The Technonaturalist

I’m in the process of reorganizing my blog into something more static. I don’t plan to post as many lengthy articles in the future, but I’ll continue to answer questions and explore more specific applications of the philosophy I’ve developed here, such as articles on new technologies. Feel free to contact me with your feedback.


We can never know this for certain, but it’s probably safe to say that when prehistoric humans went into battle with a wooden club, the number who died by accidentally striking themselves in the head would have been relatively low. A club is enough of a deadly weapon in a fight, but it’s relatively safe for its user to wield. A sword, on the other hand, is a more powerful and deadly weapon, but unlike the club it carries with it certain risks – if you swing it carelessly you may cut yourself, and so more skill is required to safely use it. Firearms are more powerful again, and again they pose more of a threat not just to the enemy but to the user. Early firearms could easily backfire. Even today many people die every year when their firearms accidentally discharge while cleaning them. The number who accidentally beat themselves to death with a club remains at roughly 0.

This is the story of human weaponry through history – as it becomes more powerful, the technology must become more precise and controlled, and the user more skillful, in order to retain the same level of safety for the user. The nuclear technology of the twentieth century brought us to an advanced point along this curve – one design flaw, one misjudgment, one escalation, and whole cities could be leveled, a climatic catastrophe could be triggered, and civilization’s future, or even our species’ future, placed in jeopardy. In order to prevent disaster, new doctrines of mutually assured destruction developed, complex agreements of limitation were negotiated, no first-strike policies advocated, non-proliferation treaties signed. All this represents humanity’s belated attempts to develop the social, intellectual and political skill to control the new weapons they had unleashed.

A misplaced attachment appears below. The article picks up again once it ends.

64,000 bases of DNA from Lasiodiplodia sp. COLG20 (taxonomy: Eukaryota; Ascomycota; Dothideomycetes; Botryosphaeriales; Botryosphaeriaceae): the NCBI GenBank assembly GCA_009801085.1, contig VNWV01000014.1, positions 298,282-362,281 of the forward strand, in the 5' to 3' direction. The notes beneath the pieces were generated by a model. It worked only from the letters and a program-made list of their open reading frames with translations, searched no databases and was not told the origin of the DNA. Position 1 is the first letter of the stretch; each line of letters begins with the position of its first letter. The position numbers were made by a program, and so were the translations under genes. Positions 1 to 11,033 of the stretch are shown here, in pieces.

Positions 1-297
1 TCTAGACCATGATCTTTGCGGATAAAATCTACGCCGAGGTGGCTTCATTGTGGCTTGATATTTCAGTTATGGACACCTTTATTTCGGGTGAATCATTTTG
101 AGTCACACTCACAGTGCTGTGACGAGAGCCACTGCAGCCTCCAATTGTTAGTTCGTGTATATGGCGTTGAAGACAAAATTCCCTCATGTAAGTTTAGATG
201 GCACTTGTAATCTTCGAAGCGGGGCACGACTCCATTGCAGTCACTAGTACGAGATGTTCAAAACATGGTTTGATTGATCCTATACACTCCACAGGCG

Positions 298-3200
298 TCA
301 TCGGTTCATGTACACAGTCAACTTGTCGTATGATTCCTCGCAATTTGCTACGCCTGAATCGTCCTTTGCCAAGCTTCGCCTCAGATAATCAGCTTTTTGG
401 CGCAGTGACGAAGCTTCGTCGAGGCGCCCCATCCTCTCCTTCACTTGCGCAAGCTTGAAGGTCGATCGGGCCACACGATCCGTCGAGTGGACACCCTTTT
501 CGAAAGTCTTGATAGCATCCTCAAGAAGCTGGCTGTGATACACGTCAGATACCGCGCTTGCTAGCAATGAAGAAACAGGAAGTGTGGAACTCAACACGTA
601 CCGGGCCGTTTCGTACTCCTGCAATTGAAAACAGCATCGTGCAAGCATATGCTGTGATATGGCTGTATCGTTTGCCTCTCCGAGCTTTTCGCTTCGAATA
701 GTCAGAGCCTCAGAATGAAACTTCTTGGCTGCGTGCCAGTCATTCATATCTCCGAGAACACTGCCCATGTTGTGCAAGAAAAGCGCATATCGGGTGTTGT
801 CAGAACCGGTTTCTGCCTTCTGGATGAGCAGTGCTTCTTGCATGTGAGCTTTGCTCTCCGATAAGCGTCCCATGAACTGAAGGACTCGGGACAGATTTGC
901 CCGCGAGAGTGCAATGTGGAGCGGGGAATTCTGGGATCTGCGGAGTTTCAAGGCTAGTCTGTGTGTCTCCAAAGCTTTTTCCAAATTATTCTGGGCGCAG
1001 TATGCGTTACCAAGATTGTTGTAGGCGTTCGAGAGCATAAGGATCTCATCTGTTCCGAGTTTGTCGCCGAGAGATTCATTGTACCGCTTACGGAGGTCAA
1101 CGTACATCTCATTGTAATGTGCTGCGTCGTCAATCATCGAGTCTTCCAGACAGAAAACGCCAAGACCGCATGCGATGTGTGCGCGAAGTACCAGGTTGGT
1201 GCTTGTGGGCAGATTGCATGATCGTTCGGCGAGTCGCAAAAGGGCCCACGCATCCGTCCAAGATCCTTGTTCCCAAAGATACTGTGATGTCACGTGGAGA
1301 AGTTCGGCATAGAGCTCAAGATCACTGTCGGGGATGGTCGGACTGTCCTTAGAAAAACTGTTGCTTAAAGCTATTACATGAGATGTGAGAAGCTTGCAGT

This is also the story of human technology generally. Civilian use of nuclear power represents is not designed as a weapon, yet the principle of precision and control remains the same. A coal power plant holds no risk of meltdown, but nuclear technology demands more sophisticated safety measures to be in place. In other words, as the technology becomes more powerful, our survival and wellbeing can tolerate less mistakes in its use. We must constantly develop greater precision. As our technology is more an application of our increasing knowledge, this precision and temperance exists less in the physical domain of the sword-wielder, and instead moves into the intellectual domain, with physical skills replaced by social, economic, political and moral systems.

In the 21st century we see a new extreme to this trend. The automation of warfare through drones, the understanding and control of our own genetics, the end of privacy, the widespread use of increasingly powerful artificial intelligence, almost complete global computer interconnectivity – these new technologies require a new intellectual precision. With fine control and highly moral application, they will lift us to new heights; without a new level of skill and ethics, they will utterly destroy us. The stakes have never been higher, and so now is the time for us to develop a new philosophical clarity to carry ourselves safely forward into a better world.

This site will argue that certain philosophical assumptions we take for granted today are bi-products of 19th century thought that lacked vital insight supplied by specific scientific discoveries. That is not to say philosophy ought to discarded in favor of science, for then we merely end up with unexamined philosophical assumption with a veneer of scientific authority. It is merely to say that precise philosophy, the kind that we urgently need today, must sometimes consider science when it makes claims that are empirical, or else risk introducing dangerous inaccuracies. This is particularly the case we we consider questions such as “who are we?”, or “what is the moral thing to do?”. In the 19th century, such inaccuracies can be seen as philosophical curiosities with little consequence. Today, they might rob humanity of vital opportunities in our development, or cause us to flirt with our own extinction.